Creating a Film Review Worksheet
In order to write a film review worksheet, you need to fill in this information about the film:
During the movie:
- Who are the main characters in the film? Mention the names of actors who played these characters.
- What does the movie tell about? Try to provide as many details as possible.
- What group of people may find the movie interesting?
After the movie:
- Did you like the film? Why or why not?
- How would you rate this movie?
- What spoilers can destroy the impression of the movie for viewers if you were to tell about it?
- What lessons did you derive from the movie?
- What title would your review have?
Movie review template
Mind: film titles are given within “quotation marks!”
The headline of your review must also contain a title of the movie (if it is possible, use a pun).
- Paragraph #1: Present the film by saying that you have just watched this film and would like to express your opinion about it. Provide a few details that would give the readers insight into the type of movie you are writing.
- Paragraph #2: Give a summary of the plot. Where and when does it take place? Who are the most important characters? What does the movie tell about? Keep in mind that you should not mention spoilers and tell the end of the movie. Discuss the excellence of the actors and who performed their roles remarkably and who did not.
- Paragraph #3: Discuss the strong and weak points of the movie. Do not forget to provide specific details and scenes. What lessons did you derive from this movie? What do others can derive from it?
- PARAGRAPH #4: What group of people may find the movie interesting? Whom would you recommend it? Whom would you not recommend it? How would do rate the movie basing on the MPAA rating system (G, PG, PG-13, R, etc…)? How does your final word on the movie sound? Is it good or bad? Provide the movie with a score using grades (A,B,C,D,F+ or -), stars (*** out of *****), numbers (3 out of 5), etc.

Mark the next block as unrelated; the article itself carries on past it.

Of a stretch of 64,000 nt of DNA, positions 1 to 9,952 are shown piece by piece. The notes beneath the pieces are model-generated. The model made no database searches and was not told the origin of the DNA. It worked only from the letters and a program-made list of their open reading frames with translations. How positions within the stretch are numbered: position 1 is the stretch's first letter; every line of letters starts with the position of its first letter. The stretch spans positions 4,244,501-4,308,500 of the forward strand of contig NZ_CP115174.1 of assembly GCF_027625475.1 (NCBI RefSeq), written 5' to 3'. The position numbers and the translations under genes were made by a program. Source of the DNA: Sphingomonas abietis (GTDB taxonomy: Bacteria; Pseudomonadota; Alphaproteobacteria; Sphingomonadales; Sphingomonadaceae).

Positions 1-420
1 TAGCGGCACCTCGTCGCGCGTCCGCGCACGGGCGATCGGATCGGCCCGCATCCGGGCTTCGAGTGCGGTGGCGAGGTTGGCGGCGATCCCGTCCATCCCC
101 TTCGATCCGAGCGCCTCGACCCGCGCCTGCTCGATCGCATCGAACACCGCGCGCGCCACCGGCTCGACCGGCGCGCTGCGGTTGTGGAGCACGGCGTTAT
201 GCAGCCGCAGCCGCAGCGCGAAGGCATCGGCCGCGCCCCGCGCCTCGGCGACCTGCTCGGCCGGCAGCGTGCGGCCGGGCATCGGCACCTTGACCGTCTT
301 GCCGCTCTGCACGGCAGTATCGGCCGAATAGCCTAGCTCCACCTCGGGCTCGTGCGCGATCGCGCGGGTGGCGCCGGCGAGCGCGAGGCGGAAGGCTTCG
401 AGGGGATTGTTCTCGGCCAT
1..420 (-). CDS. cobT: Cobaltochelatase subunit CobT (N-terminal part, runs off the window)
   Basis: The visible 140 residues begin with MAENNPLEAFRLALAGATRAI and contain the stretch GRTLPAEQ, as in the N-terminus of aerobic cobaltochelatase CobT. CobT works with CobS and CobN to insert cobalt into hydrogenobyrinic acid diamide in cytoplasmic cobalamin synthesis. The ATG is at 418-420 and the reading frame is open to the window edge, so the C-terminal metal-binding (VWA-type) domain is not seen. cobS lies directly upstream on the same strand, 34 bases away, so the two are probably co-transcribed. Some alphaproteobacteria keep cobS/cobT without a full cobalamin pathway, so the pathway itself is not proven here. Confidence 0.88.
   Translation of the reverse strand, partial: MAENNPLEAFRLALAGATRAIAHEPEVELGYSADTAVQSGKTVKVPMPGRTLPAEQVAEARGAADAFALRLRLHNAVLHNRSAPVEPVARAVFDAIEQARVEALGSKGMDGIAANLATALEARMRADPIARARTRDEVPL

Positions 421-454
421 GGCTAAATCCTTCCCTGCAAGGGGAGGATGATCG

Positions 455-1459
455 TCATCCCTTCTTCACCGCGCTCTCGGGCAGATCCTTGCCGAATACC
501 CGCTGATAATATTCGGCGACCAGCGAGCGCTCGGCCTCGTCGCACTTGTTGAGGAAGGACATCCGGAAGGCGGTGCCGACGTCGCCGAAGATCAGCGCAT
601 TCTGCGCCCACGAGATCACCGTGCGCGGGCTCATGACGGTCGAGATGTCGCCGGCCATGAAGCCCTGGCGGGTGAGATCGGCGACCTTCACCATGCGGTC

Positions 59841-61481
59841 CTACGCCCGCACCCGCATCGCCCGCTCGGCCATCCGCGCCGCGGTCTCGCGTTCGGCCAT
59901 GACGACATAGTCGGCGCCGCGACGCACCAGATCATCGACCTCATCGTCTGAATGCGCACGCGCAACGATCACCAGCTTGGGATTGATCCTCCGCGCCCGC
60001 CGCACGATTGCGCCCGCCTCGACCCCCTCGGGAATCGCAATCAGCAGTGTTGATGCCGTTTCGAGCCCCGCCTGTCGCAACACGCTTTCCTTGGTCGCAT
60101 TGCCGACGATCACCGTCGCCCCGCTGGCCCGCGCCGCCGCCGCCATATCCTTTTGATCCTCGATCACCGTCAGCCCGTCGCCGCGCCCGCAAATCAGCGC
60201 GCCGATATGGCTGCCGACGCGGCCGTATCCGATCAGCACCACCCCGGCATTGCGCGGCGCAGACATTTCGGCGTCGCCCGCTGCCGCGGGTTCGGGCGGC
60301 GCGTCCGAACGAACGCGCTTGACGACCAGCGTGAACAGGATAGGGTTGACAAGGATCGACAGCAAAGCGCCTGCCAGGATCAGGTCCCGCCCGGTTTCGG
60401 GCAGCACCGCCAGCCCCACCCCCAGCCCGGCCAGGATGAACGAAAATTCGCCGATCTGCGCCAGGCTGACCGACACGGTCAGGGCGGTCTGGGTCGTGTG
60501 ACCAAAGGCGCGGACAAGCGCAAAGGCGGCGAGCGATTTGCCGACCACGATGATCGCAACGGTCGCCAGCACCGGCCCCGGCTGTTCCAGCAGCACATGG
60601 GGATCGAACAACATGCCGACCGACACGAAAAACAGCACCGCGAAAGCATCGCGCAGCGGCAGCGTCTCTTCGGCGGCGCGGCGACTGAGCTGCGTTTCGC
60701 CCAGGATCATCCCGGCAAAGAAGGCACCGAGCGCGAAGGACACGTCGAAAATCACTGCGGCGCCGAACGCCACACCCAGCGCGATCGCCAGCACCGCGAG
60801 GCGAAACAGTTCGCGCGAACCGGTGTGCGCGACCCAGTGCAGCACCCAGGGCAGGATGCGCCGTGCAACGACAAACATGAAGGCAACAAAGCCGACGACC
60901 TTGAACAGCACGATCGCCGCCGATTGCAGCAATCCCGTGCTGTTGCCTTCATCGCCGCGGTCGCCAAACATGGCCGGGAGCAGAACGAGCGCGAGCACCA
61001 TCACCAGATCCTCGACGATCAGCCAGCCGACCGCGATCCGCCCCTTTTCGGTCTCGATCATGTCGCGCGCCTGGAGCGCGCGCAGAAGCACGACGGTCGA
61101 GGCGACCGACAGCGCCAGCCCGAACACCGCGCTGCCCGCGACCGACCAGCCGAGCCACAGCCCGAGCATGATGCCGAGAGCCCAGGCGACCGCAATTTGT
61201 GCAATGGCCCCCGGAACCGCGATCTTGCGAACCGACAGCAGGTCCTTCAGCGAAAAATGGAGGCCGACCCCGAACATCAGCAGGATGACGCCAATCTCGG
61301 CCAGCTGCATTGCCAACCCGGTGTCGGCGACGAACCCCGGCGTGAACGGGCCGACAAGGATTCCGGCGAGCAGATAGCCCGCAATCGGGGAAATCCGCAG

The most common movie review terms:
- Blurbs – When a review quote is mentioned in ads or commercials.
- Critic – A professional who critiques a certain book, film, etc. (i.g. – Roger Ebert, Pauline Kael, etc.)
- Mediocre – Satisfactory but not outstanding. (i.g. – “The movie was neither good nor bad, thus it was mediocre.”)
- Cliché – A phrase that is overused and thus, it does not sound surprising.
- Character Driven – When the characters in a fictional film/book transform into people the viewers feel strongly about.
- High-Concept – When the concept behind the movie is riveting enough to make people watch the film even though they are not very knowledgeable about the movie.
- Plot – What the story is about
- Hype – Applying miscellaneous techniques to evoke excitement about the story.
- Out of Context – When quotes appear haphazardly and are changed around which enables the words to acquire different meanings.
- Puns – A play with words.
- Editorial rights – When sending a review to a publication, the editor is entitled to give a title and cut things out of the review.
- Syndication – When the same article is issued in multiple publications.
- Rating system – When the critic applies a scale to give the degree of how much he/she recommends the film.
- Audience demographics – When the critic suggests that the movie should be watched or not only by a particular group of people.
- Critical bias – When the critic is not able to critique the movie objectively because of a personal problem which is somehow connected to the film.
- Spoilers – When a critic unleashes some information about the plot that can destroy the surprise for the viewers and make the movie appear less enjoyable.